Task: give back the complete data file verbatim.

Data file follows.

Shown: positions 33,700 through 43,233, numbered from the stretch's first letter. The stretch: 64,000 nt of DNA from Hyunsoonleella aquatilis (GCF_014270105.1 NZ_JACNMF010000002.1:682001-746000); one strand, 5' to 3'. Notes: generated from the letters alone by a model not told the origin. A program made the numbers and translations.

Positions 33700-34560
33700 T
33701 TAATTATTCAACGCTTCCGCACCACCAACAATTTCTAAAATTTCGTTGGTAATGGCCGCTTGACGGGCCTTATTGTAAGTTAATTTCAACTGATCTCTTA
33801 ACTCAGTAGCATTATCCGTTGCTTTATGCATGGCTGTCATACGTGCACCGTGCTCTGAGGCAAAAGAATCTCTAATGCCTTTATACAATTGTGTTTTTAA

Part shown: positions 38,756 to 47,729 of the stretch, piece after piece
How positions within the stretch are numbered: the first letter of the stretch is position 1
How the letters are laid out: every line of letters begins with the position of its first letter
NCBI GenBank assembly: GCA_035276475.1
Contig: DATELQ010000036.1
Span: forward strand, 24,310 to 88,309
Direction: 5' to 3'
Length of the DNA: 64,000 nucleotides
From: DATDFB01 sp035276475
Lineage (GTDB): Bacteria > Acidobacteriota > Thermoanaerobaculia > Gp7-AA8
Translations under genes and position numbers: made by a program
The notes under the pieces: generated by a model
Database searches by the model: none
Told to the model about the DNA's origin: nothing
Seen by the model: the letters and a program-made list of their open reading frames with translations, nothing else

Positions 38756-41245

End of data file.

Shown: positions 33,700 through 43,233, numbered from the stretch's first letter. The stretch: 64,000 nt of DNA from Hyunsoonleella aquatilis (GCF_014270105.1 NZ_JACNMF010000002.1:682001-746000); one strand, 5' to 3'. Notes: generated from the letters alone by a model not told the origin. A program made the numbers and translations.

Positions 33700-34560
33700 T
33701 TAATTATTCAACGCTTCCGCACCACCAACAATTTCTAAAATTTCGTTGGTAATGGCCGCTTGACGGGCCTTATTGTAAGTTAATTTCAACTGATCTCTTA
33801 ACTCAGTAGCATTATCCGTTGCTTTATGCATGGCTGTCATACGTGCACCGTGCTCTGAGGCAAAAGAATCTCTAATGCCTTTATACAATTGTGTTTTTAA

Part shown: positions 38,756 to 47,729 of the stretch, piece after piece
How positions within the stretch are numbered: the first letter of the stretch is position 1
How the letters are laid out: every line of letters begins with the position of its first letter
NCBI GenBank assembly: GCA_035276475.1
Contig: DATELQ010000036.1
Span: forward strand, 24,310 to 88,309
Direction: 5' to 3'
Length of the DNA: 64,000 nucleotides
From: DATDFB01 sp035276475
Lineage (GTDB): Bacteria > Acidobacteriota > Thermoanaerobaculia > Gp7-AA8
Translations under genes and position numbers: made by a program
The notes under the pieces: generated by a model
Database searches by the model: none
Told to the model about the DNA's origin: nothing
Seen by the model: the letters and a program-made list of their open reading frames with translations, nothing else

Positions 38756-41245